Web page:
Commentary

Why are many of my patients doing better during the pandemic?


 

The COVID-19 pandemic has, like it or not, made experimental labs rats out of us all.

Since the U.S. “shutdown” began in March, we have all had to adjust to a situation in which we are home more, stuck seeing less of our friends, exercising less, often eating and drinking more, or using recreational substances more – in part because of the severe stress. We have been ripped away from many of the social “anchors” of our weeks; that is, the spiritual, social and physical, and tactile supports that sustain and motivate us in our lives.

And yet, many of us, of all ages, stripes, and colors are thriving. Why is that so? Without necessarily being fully fledged, card carrying misanthropes, many of us are actually not bereft when forced to spend some alone time.

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We may be self-starters and have hobbies and interests that we may have neglected but can fall back on with alacrity. Activities such as gardening, cooking, reading, working at our day jobs, listening to music, streaming TV, and so on are now more available to us.

The pandemic has produced unforeseen side effects, such as decreased pollution, less seismic “noise” on our planet, increasingly bold activity by wild life, and we can actually hear bird songs in our yards. Likewise, the social isolation has enabled us to focus more on “back burner” projects and to motivate us toward accessing and achieving other internally driven goals.

Also, to many, it has provided a surprising and unexpected privilege to meaningfully connect while in close quarters with spouses, children, and other loved ones, which has improved and cemented relationships under some level of duress, perhaps.

Similarly, and perhaps surprisingly, in addition to the above reasons, many of our patients with chronic mental illness may be functioning reasonably well, too, even better than their “walking wounded” loved ones and peers. They may be reaping the rewards of many years of consistent biopsychosocial support in strong mental health programs.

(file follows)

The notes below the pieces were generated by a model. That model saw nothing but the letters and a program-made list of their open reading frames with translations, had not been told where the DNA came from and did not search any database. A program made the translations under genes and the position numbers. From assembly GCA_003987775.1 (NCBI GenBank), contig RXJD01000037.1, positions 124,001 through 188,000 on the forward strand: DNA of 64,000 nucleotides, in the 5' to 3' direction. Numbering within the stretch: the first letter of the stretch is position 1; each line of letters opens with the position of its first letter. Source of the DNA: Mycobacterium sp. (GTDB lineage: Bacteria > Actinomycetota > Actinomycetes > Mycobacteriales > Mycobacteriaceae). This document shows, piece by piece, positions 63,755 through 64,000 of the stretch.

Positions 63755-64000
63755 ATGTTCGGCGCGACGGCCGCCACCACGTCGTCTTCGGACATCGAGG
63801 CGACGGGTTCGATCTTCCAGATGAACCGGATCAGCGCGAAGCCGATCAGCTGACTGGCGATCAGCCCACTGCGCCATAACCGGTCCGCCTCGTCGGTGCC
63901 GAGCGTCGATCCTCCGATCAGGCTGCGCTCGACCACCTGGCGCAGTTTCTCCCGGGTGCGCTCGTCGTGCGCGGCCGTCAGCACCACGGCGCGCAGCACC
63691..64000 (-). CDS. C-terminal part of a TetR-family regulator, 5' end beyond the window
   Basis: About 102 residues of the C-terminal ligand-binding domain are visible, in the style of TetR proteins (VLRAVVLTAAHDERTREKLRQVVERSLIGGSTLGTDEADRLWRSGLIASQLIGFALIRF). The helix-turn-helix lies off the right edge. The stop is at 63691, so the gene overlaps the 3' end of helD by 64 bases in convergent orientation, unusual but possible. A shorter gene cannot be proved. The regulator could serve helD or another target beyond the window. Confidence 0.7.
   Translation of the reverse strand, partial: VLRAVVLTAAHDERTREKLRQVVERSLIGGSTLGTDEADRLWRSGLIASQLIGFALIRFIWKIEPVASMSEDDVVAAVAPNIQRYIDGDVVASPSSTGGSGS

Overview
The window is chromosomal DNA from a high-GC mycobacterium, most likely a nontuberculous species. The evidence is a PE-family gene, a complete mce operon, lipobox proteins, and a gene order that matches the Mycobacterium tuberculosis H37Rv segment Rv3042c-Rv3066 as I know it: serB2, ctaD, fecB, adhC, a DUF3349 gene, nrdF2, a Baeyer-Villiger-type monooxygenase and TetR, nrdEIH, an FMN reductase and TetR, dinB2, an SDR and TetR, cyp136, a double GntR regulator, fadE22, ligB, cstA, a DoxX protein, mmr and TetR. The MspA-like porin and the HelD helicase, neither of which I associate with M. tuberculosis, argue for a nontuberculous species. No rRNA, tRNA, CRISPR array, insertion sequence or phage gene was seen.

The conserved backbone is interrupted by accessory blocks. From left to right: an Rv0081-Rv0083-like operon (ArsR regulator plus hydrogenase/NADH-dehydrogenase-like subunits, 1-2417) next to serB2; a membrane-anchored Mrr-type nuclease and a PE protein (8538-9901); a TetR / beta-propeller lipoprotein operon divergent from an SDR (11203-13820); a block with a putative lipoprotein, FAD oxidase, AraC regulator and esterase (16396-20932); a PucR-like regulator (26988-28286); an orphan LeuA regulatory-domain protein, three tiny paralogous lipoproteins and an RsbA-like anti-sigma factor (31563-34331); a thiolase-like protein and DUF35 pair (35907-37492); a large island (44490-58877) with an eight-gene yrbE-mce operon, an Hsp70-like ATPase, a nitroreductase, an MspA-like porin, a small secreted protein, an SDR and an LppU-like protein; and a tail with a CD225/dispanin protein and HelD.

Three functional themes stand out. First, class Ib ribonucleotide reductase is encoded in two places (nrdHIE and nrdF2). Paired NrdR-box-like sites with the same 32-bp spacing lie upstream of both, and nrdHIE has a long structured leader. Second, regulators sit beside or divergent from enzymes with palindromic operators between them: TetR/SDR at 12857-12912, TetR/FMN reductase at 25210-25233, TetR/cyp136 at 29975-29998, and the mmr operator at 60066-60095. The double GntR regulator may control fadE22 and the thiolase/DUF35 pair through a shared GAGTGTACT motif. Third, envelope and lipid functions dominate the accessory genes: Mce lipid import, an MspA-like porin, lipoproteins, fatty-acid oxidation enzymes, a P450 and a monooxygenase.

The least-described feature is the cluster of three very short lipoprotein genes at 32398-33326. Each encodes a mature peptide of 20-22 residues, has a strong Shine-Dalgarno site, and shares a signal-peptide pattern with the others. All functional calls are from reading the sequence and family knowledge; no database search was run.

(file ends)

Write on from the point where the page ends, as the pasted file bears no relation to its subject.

But another reason might be the lowered expectations. As one stable patient with schizophrenia said, “No one is hassling me now; no one is aggravating me to go to this group or that, to leave the house to volunteer, to get a job. I’m just so much more relaxed; I’ve got this.” And certainly the Freudian “schadenfreude” defense has something to do with this as well. Seeing family members lose their jobs, become financially vulnerable, being unable to or stymied from demonstrating mastery in many different situations and skill sets elicit the empathy and galvanizes the support of well-managed patients with mental illness – already used to existential threats – for their generally higher functioning loved ones.

As one of my struggling patients said, “Welcome to my world!” Years of hardship, lack of intimate relationships because of social anxiety, and psychotic level obsessive-compulsive disorder have trained, indeed, inured her to the daily pain, constriction, and misery of social isolation. Her life, despite working full time, has remained static, while younger siblings have married, started a family, moved away. She is still living at home with her elderly parents. They now worry about catching COVID-19, while she is now their protector with roles reversed, doing their shopping, and providing moral support and encouragement for the whole family.